December 18, 2007
This one is a classic and as far as I can tell it's everyone's favorite. But Tiramisu is a relatively recent Italian creation. Some people claim that this savory dessert was born during the 60's in Treviso, however there's a more romantic version giving Venice the pleasure of its birth. But don't think about the glamor of Venice nowadays. Since tira-mi-sù means pick-me-up, some imaginative minds tell the story about a secret dessert made by Venetian courtesans in order to attract and satisfy their genteel clientele.
The more widespread recipe calls for ladyfingers cookies, known as savoiardi in Italian. However I tried almond cantucci instead. Cantucci are known in America as biscotti, those very crispy and golden Italian cookies; while in Italian, biscotti simply means cookies. But I'm sure I'm confusing you, so let's go to the recipe.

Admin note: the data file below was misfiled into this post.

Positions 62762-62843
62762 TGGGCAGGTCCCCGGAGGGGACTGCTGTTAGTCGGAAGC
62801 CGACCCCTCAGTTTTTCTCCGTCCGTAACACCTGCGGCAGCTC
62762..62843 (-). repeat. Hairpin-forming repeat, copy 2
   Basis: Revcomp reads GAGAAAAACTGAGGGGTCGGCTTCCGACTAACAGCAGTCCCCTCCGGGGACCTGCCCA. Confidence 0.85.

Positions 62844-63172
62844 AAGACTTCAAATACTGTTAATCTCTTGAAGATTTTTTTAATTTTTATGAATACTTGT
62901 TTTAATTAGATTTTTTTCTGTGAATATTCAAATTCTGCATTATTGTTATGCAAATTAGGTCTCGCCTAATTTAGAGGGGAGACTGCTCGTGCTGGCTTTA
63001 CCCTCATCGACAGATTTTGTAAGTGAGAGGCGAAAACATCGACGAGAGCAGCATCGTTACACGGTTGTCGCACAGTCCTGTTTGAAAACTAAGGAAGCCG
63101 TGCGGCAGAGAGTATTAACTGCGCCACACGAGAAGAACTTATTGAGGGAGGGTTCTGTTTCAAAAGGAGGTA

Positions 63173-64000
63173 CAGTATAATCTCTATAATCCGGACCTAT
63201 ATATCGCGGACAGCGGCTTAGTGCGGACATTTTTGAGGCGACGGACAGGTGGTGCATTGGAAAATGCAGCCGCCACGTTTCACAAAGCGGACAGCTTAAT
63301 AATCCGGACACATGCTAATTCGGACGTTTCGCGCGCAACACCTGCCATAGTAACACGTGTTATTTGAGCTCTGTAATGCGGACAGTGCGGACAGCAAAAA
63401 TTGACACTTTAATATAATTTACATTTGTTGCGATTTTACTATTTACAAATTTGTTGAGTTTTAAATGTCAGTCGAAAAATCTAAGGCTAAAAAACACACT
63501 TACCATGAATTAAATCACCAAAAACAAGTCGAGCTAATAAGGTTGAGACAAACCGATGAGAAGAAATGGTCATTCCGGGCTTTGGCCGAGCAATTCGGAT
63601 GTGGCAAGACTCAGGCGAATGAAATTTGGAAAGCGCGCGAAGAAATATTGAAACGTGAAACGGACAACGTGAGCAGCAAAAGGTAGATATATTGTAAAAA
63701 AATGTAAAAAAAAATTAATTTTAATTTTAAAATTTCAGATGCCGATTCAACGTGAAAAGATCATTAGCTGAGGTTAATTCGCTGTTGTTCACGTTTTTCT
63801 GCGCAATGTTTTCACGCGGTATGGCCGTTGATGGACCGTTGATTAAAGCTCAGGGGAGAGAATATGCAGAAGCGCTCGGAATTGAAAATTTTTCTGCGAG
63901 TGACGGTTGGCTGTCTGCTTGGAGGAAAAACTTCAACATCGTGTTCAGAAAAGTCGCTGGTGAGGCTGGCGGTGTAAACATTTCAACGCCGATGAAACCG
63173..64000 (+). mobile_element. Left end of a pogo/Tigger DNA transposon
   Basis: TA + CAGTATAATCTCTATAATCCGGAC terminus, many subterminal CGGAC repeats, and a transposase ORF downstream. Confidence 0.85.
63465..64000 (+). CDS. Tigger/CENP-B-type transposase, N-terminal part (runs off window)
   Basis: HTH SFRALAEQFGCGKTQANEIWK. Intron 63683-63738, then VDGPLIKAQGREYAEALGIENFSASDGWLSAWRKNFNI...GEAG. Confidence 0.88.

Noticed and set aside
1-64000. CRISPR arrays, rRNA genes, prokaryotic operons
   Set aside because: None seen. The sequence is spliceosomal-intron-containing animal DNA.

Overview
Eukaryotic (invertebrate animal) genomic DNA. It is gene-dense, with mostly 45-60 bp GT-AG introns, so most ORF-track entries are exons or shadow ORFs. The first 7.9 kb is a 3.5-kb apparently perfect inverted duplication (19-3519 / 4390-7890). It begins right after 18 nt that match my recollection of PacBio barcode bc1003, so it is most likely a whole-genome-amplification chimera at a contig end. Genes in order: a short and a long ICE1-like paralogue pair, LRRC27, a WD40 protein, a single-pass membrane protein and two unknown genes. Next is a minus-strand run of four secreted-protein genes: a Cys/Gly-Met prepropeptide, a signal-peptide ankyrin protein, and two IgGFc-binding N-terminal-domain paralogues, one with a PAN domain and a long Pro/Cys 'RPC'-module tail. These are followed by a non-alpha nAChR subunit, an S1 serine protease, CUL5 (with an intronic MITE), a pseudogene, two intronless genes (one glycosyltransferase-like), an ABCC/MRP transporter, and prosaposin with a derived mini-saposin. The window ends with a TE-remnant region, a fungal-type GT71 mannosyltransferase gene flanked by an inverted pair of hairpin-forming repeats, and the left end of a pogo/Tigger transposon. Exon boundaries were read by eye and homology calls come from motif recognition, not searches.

Separate the yolks from the whites of the eggs using two different bowls. Beat the yolks with the 1/2 cup of sugar for 3 minutes and when it's light and bright yellow in color, add the mascarpone cheese. Beat for another 3 minutes until smooth and creamy. Then beat the whites with a pinch of salt until firm and stiff peaks form. Mix both the creamy mascarpone and yolks and the whipped whites in a very very gentle way. Prepare 6 serving cups and add about 1 tbsp of the mascarpone mixture. Break the biscotti into parts and put a piece on each cup, then moisten them using caffè corretto (espresso + cognac + 2 tsp sugar). Make 2 or 3 layers repeating the same operation. Finish with the mascarpone mixture and sprinkle cocoa powder on top. Refrigerate at least 3 hours, but it tastes way better the next day!